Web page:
They are full of fish. and sea cucumbers. Mtwara. mollusks. Blast fishing has been practised in Tanzania since the 1960s.northern part of the country has many beautiful beaches and uninhabited islands. . the fish killed or stunned by the shock wave from the explosion are collected. In addition. For example. coral reefs are essential for both ecological and socio-economic reasons. in Mnazi bay. such as by-catch. octopuses. such as overfishing. there can be conflict between the fishermen who depend on fishing for their livelihoods and fishery scientists who realise that if future fish populations are to be sustainable then some fisheries must reduce or even close. many investors feel and tourists are discouraged due to the fish blasting. crabs. weights are also added to make the bottle sink faster underwater. There is a growing gap between how many fish are available to be caught and humanity’s desire to catch them. After the bomb explodes. the world would run out of wild-caught seafood in 2048. fishermen mostly use homemade bombs that are made from bottles filled with an explosive mixture. and are addressed in fisheries science programs.[citation needed] The journal Science published a four-year study in November 2006.[13] [edit] Indonesia Blast fishing in Indonesia has been around for over 50 years. prawns. which predicted that. The local fishermen find the technique to be easier and more productive than traditional methods. lobsters. an estimated 10 to 40 percent of the fish are caught in this manner. pollution and other environmental factors that were reducing the population of fisheries at the same time as their ecosystems were being degraded. It has led to overexploitation and destructive fishing practices. Forty years ago. and issues that involve the impact of fishing on the environment. sustainable fisheries.[12] In Tanzania. The scientists stated that the decline was a result of overfishing. These conservation issues are part of marine conservation. The coastal tourism provides a living for the people as well as foreign currency for the country. at prevailing trends. blast fishing was practiced with dynamite which was in plentiful supply after World War II. Today. and fisheries management. However. Similar to other environmental issues. a problem that gets worse as the world population grows. However. In the market in the city of Makassar. The goal for the country has been to implement stricter polices and fisheries management programs to limit the killing of the fish as well as the destruction to the marine ecosystem. and 100 blasts were witnessed through one 6 hour period in Mpovi reef. 441 blasts were recorded in two months in 1996. It was during the 1980s and 1990s that blast fishing was at its peak in Tanzania. coral reefs are one of the major tourist attractions in Tanzania.[14] The environmental effects of fishing can be divided into issues that involve the availability of fish to be caught. there has been an increase in the people living along the coast which has led to a large demand for fisheries. The use of bombs made with kerosene and fertilizer is very popular in the region.

with practical conservation strategies. although the debate continues. implemented by UNEP. such as setting up protected areas. economics and policy in order to determine how to best protect and conserve marine species and ecosystems.Yet again the analysis has met criticism as being fundamentally flawed. such as population biology. One example of this is a project called Green Fins that uses the SCUBA diving industry to educate the public based in SE Asia. techniques such as fishing quotas. as is education of the public about conservation issues. and international management bodies have taken steps to appropriately manage marine resources. Marine conservationists rely on a combination of scientific principles derived from marine biology. Marine conservation can be seen as a subdiscipline of conservation biology. Another focus of conservationists is on curtailing human activities that are detrimental to either marine ecosystems or species through policy. such as Tonga. like those set up by the Northwest Atlantic Fisheries Organization. industry representatives and scientists challenge the findings. and fisheries science. This is a relatively new discipline. [edit] Laws and treaties International laws and treaties related to marine conservation include the 1966 Convention on Fishing and Conservation of Living Resources of the High Seas. Many countries. and many fishery management officials. the United States. This includes educating tourists that come to an area that might not be familiar of certain rules and regulations regarding the marine habitat. Recognizing the economics involved in human use of marine ecosystems is key. as with marine protected areas (MPAs) or Voluntary Marine Conservation Areas. encourages scuba diving operators to educate the public they teach to dive about the importance of marine conservation and encourage them to dive in an environmentally friendly manner that does not damage coral reefs or associated marine ecosystems. Australia and New Zealand. Other techniques include developing sustainable fisheries and restoring the populations of endangered species through artificial means. [edit] Techniques Strategies and techniques for marine conservation tend to combine theoretical disciplines.[1][2] Overview Marine conservation is the study of conserving physical and biological marine resources and ecosystem functions. as well as the 1972 . or laws such as those listed below. as well as on human factors such as demand for marine resources and marine law. United States laws related to marine conservation include the 1972 Marine Mammal Protection Act. This project. oceanography.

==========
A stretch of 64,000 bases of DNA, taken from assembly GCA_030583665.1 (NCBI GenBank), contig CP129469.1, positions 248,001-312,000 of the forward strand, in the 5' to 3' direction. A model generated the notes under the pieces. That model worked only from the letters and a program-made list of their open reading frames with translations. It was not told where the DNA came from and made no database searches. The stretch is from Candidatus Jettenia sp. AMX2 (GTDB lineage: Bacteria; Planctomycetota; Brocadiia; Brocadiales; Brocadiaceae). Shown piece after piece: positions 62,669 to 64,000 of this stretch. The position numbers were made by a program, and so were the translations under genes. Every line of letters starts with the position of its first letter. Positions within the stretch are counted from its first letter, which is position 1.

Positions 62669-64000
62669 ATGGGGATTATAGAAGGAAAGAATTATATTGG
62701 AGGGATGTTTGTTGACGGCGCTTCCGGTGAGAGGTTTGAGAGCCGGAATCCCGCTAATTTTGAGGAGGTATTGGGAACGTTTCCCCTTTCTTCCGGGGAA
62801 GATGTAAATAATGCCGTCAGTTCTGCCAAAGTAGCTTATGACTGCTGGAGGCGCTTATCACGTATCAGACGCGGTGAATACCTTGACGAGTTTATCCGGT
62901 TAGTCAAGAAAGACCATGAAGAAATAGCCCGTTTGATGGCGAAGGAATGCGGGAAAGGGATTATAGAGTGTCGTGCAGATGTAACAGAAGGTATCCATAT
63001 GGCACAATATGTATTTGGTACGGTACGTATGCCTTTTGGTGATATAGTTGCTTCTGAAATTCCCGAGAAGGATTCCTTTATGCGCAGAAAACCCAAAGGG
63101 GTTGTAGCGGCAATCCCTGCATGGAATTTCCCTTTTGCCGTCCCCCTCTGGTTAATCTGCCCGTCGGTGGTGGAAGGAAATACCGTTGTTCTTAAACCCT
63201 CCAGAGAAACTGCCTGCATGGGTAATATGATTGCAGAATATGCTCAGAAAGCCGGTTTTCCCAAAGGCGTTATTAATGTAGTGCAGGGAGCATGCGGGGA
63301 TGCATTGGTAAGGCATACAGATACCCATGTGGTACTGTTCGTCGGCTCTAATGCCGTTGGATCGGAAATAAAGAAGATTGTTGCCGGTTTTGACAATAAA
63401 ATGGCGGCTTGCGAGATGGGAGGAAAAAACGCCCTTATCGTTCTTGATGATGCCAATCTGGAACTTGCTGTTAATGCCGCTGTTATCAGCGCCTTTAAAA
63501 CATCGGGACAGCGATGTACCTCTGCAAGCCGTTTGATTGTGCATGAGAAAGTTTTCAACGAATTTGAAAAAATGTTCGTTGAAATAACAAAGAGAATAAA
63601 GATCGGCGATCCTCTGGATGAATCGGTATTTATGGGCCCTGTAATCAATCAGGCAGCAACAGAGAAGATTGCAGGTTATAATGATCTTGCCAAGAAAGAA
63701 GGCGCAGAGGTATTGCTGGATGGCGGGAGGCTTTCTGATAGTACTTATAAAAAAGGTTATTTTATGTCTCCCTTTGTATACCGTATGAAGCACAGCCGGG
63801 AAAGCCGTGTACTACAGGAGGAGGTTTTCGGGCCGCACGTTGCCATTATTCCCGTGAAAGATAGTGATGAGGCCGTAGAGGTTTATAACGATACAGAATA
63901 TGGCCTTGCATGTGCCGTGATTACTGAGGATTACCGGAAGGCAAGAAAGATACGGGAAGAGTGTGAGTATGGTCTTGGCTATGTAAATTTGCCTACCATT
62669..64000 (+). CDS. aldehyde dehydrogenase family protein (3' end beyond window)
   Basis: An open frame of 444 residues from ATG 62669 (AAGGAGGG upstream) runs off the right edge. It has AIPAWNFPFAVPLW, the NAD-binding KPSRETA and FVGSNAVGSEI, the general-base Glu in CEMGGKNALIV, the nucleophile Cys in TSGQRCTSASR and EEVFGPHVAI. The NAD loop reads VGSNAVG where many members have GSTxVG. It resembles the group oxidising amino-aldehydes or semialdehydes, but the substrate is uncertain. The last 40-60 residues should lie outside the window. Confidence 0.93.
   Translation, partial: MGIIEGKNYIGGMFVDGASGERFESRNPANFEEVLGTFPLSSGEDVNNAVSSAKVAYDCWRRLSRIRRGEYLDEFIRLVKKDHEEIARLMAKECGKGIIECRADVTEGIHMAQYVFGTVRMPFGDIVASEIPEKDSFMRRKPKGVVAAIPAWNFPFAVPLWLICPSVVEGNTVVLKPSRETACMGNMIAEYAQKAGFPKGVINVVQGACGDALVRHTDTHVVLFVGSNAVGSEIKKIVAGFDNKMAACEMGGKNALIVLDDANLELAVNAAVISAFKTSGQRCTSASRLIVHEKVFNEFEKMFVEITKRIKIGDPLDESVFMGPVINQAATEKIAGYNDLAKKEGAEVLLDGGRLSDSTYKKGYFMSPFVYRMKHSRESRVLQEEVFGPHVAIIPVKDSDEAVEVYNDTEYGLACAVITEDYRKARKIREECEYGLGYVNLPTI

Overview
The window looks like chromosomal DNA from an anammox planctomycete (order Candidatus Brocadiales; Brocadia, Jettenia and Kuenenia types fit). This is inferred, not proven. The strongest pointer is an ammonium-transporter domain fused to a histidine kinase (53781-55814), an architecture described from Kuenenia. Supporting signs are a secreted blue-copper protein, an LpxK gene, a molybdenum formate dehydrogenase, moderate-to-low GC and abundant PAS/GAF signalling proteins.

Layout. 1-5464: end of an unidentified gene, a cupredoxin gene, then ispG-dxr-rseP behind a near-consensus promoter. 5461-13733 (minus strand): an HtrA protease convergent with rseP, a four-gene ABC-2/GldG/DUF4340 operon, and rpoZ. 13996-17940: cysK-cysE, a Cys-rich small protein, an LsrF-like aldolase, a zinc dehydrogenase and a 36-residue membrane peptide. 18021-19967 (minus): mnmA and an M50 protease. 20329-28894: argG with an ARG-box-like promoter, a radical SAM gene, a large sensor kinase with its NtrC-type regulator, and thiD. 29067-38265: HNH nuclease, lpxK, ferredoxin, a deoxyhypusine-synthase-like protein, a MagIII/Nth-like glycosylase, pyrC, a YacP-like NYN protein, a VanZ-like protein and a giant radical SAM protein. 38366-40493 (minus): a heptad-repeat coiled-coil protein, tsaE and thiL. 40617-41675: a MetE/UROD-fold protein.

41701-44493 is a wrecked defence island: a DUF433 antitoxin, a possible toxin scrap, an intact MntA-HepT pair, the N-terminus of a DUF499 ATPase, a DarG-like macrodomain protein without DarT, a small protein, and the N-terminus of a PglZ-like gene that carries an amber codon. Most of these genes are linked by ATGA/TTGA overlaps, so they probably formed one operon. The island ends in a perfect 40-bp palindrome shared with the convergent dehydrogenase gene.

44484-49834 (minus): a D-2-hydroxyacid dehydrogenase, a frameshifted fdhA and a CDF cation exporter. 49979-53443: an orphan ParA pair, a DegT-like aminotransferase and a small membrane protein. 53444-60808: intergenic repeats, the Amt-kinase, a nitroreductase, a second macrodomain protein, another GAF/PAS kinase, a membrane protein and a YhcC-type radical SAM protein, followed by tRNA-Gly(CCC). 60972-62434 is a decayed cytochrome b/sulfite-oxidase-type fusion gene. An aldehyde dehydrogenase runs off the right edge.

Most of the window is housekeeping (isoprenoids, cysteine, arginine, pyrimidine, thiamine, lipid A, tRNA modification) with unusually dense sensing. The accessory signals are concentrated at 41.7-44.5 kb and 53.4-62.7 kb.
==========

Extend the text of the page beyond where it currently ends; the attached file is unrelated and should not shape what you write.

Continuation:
the Scottish Parliament enacted new legislation for the protection of marine life with the Marine (Scotland) Act 2010. Somalia. one of the first regional marine agreements. seal conservation. In 2010. Marine licensing. PERSGA. Blue Frontier Campaign (United States). and lobbying for conservation law and policy. Research and Sanctuaries Act which established the National Marine Sanctuaries program. and enforcement.Marine Protection. There are marine conservation organizations throughout the world that focus on funding conservation efforts. [edit] Organizations and education The shore of the Pacific Ocean in San Francisco. educating the public and stakeholders. On a regional level.the Regional Organization for the Conservation of the Environment of the Red Sea and the Gulf of Aden. California. The provisions in the Act include: Marine planning. Marine Conservation Society (United Kingdom). The Reef-World Foundation (United Kingdom) and [Australian Marine Conservation Society]. Jordan. the Marine Conservation Biology Institute (United States). Examples of these organizations are Oceana (non-profit group). . Sudan and Yemen. PERSGA Member States are: Djibouti. Frontier (the Society for Environmental Exploration) (United Kingdom). is a regional entity serves as the secretariat for the Jeddah Convention-1982. Egypt. Saudi Arabia. marine conservation.